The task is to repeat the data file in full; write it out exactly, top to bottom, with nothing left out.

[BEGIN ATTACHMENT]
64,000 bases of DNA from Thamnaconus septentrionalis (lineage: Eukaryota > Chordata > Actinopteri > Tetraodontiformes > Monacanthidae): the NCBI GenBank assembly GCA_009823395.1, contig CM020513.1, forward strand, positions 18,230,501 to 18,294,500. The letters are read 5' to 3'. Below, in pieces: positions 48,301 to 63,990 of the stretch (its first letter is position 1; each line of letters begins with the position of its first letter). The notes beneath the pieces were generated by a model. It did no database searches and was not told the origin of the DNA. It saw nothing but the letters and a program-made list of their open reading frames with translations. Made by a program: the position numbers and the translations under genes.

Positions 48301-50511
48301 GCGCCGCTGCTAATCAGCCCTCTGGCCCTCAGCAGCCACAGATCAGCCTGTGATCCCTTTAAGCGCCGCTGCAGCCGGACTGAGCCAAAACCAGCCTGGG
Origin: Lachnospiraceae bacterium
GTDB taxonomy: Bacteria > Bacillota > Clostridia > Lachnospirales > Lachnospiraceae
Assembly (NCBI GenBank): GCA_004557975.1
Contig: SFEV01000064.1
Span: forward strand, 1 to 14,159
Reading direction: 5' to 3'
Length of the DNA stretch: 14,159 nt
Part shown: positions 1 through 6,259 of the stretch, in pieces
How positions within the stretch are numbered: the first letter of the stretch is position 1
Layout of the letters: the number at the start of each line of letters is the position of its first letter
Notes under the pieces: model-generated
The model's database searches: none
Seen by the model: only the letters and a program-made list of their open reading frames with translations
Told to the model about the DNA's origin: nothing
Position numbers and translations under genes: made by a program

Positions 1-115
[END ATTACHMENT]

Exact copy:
64,000 bases of DNA from Thamnaconus septentrionalis (lineage: Eukaryota > Chordata > Actinopteri > Tetraodontiformes > Monacanthidae): the NCBI GenBank assembly GCA_009823395.1, contig CM020513.1, forward strand, positions 18,230,501 to 18,294,500. The letters are read 5' to 3'. Below, in pieces: positions 48,301 to 63,990 of the stretch (its first letter is position 1; each line of letters begins with the position of its first letter). The notes beneath the pieces were generated by a model. It did no database searches and was not told the origin of the DNA. It saw nothing but the letters and a program-made list of their open reading frames with translations. Made by a program: the position numbers and the translations under genes.

Positions 48301-50511
48301 GCGCCGCTGCTAATCAGCCCTCTGGCCCTCAGCAGCCACAGATCAGCCTGTGATCCCTTTAAGCGCCGCTGCAGCCGGACTGAGCCAAAACCAGCCTGGG
Origin: Lachnospiraceae bacterium
GTDB taxonomy: Bacteria > Bacillota > Clostridia > Lachnospirales > Lachnospiraceae
Assembly (NCBI GenBank): GCA_004557975.1
Contig: SFEV01000064.1
Span: forward strand, 1 to 14,159
Reading direction: 5' to 3'
Length of the DNA stretch: 14,159 nt
Part shown: positions 1 through 6,259 of the stretch, in pieces
How positions within the stretch are numbered: the first letter of the stretch is position 1
Layout of the letters: the number at the start of each line of letters is the position of its first letter
Notes under the pieces: model-generated
The model's database searches: none
Seen by the model: only the letters and a program-made list of their open reading frames with translations
Told to the model about the DNA's origin: nothing
Position numbers and translations under genes: made by a program

Positions 1-115